Even among doctors, it seems, there is the one per cent and the rest.
Inequity in physician income is a growing concern that could fuel a “breakdown in collegiality,” over-delivery of certain services and unwanted intervention by governments, warns an internal Alberta Medical Association document.
The issue of “relativity” in doctors’ pay has percolated quietly for years throughout Canada, but the leaked report lays out the MD pay divide — and its potential fallout — with unusual frankness and detail.
More than 400 of the province’s physicians bill over $1 million a year including overhead — while 4,000 doctors are billing $250,000 or less, notes the background paper, obtained by the National Post.
The highest-paid doctor charged over $5.5 million before deducting expenses.
The disparity between specialties is also stark, even when varying overhead costs are subtracted from the total. The average respiratory medicine specialist – the top of the heap – earns $800,000 a year after expenses, the average GP just over $200,000, the paper says.
“Equity (is) a growing concern among physicians,” says the document. “Inequity negatively impacts social cohesion. In a medical association context, this can lead to disunity, a breakdown in collegiality, an ‘us-versus-them’ attitude and, in extreme cases, a splitting off of certain groups.”
The document was prepared in advance of a meeting earlier this year of the association’s “representative forum,” or governing council. It came after the AMA’s most recent fee agreement with the province gave it greater “stewardship” over health spending.
The forum decided the profession should achieve income equity within five years through fairer allocation of fees among specialties, and is meeting again in June to hammer out a plan, says Dr. Padraic Carr, the association president.
“There was widespread support for addressing these issues,” he said in an interview. “There really have been long-standing concerns for many of our members.”
But a spokesman for Alberta radiologists — the specialty pegged by the AMA report as earning the most in gross billings and third-most in net pay (in excess of $700,000) — says the document paints a misleading picture.
Diagnostic radiologists’ overhead is not 55 per cent as it states but more like 70 per cent, which would put their after-expenses income around the middle of the pack, says Dr. Rob Davies, president of the Alberta Society of Radiologists.
Plus, a six per cent cut in radiologists’ gross fees — translating to a 20 per cent cut in net income — is already set to be implemented Friday, he said.
Like other high-billers such as respiratory specialists, dermatologists, cardiologists and ophthalmologists, their overhead includes paying for sophisticated equipment in non-hospital clinics and the technical staff to operate it, said Davies.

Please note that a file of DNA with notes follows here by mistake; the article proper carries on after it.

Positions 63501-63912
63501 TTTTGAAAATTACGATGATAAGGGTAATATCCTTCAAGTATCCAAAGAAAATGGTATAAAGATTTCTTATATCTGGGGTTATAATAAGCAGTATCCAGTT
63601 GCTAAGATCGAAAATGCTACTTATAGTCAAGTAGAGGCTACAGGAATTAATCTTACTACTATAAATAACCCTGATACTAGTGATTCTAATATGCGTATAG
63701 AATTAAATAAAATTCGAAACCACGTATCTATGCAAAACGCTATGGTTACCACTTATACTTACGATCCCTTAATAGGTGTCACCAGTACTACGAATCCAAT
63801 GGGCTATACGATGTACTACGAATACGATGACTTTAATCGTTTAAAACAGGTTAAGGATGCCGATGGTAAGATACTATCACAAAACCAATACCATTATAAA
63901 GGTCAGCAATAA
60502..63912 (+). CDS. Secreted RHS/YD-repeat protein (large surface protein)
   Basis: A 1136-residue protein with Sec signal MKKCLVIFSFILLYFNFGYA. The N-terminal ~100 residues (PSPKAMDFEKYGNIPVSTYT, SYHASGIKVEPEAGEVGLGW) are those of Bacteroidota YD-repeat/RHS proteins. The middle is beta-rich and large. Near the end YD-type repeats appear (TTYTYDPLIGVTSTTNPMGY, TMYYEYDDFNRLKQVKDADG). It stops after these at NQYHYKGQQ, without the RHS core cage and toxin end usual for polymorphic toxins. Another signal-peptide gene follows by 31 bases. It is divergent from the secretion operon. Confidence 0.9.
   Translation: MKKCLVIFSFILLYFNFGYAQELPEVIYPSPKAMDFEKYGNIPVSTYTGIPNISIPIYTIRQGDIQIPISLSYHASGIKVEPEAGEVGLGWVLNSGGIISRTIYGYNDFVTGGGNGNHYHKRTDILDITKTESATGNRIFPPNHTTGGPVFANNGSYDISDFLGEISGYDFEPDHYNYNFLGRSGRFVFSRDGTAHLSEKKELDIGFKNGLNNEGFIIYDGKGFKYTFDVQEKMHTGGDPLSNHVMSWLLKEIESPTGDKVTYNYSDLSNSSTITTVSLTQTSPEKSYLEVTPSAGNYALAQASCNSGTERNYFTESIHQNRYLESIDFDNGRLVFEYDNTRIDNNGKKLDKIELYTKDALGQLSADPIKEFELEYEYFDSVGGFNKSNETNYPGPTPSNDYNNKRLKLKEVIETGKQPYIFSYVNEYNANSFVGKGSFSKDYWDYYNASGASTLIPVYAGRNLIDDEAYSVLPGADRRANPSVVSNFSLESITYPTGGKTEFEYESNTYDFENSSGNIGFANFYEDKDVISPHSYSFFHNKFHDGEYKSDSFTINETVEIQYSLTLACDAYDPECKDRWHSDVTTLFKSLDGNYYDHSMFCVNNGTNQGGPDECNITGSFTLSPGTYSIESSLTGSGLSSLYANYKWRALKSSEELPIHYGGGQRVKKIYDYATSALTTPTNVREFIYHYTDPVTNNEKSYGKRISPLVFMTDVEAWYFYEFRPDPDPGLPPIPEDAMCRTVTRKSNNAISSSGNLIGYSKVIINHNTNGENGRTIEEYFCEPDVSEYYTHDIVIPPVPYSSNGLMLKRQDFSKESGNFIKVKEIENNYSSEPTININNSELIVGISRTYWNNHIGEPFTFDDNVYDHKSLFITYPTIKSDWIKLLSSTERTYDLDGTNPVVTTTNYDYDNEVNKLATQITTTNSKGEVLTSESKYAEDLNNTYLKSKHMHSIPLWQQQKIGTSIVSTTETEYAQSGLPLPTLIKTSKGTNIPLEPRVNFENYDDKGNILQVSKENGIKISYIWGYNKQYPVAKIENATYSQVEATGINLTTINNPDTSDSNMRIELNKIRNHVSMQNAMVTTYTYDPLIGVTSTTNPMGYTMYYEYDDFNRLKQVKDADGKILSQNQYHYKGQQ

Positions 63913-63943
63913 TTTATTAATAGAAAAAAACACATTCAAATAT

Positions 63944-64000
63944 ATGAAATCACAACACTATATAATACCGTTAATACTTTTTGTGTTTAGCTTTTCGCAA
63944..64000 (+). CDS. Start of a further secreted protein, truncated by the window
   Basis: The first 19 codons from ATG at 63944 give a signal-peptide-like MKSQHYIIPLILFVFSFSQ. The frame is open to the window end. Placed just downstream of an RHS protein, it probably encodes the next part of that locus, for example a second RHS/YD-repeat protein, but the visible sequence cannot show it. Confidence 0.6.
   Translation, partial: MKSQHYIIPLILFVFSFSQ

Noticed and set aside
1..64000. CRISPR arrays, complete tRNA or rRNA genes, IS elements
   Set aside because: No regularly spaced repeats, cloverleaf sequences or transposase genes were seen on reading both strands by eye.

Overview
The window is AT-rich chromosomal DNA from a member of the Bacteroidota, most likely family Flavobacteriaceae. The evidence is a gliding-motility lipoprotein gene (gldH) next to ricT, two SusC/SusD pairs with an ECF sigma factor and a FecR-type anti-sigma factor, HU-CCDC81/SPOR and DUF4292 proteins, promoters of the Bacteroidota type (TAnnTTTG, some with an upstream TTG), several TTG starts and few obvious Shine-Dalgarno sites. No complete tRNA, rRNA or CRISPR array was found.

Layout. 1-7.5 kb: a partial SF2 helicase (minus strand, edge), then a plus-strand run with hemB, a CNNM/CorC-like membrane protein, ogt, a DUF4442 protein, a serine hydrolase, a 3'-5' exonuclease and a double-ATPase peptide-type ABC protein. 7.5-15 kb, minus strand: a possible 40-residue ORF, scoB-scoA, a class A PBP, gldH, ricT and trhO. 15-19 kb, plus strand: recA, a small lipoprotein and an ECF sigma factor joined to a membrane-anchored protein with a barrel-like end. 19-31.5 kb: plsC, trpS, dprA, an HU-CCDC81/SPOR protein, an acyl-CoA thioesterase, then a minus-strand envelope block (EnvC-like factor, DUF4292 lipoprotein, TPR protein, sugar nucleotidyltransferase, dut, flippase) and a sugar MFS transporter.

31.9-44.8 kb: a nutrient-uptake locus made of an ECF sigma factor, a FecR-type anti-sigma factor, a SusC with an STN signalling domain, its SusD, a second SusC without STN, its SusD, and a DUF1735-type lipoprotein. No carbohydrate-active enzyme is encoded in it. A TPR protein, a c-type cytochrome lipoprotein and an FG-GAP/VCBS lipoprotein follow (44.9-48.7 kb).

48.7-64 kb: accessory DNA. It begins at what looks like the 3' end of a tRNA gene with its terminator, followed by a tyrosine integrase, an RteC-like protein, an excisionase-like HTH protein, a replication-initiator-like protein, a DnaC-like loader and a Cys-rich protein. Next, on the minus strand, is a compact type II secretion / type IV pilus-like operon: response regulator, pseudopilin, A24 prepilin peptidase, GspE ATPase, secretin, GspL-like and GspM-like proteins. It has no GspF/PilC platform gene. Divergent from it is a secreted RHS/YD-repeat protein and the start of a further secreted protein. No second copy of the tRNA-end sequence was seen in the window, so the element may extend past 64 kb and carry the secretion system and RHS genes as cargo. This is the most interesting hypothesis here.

“We actually have 15 to 20 employees working for the radiologist in the community on any given day,” he said. “It’s an incredibly high ratio and very different than other doctors’ practices.”
Previous studies have found, however, that disparate incomes often do not reflect the value, intensity and cost of doctors’ services, with fees failing, for instance, to keep up with changes in technology or how procedures are carried out.
Services that are over-valued are often over-delivered
But attempts to more fairly divvy up the pie have tended to falter amid strife among specialists. The Ontario government spent almost $5 million on a commission to determine which groups should get more and which less; its 2002 report was effectively shelved after widespread outcry.
Still, Ontario, Manitoba, Saskatchewan and B.C. do have systems in place to try to right the balance. Radiologists in Ontario have also seen cutbacks recently — which they call unjust.
As well as breeding enmity among doctors, inequitable payments can lead to unwelcome intervention by governments and send out skewed “price signals,” the Alberta report says.
“Services that are over-valued are often over-delivered,” it says. “Physicians are attracted to these services … as they provide a higher level of compensation for the cost and effort of providing them. Similarly, under-valued services can lead to under delivery.”
The report says 404 Alberta doctors billed the province more than $1 million in 2015-16, and almost 90 of them $2 million or more.
That compares to just over 500 $1-million-plus billers in Ontario, a province with nearly three times the number of physicians.
When the report factored in what it said were the average overhead costs for each specialty, the differences were only somewhat smaller.
At the top were respiratory medicine, dermatology, diagnostic radiology and nephrology — all netting over $700,000. At the bottom were psychiatrists, pediatricians and general practitioners, making an average of $200,000 to less than $300,000 after overhead.
While family physicians or GPs usually undergo a two-year residency after finishing medical school, all other specialties have a minimum five-year post-graduate training period.
The report also factored in the number of days doctors worked. The differences flattened somewhat again, but still ranged from GPs netting an average $1,000 a day to radiologists’ $4,000 a day.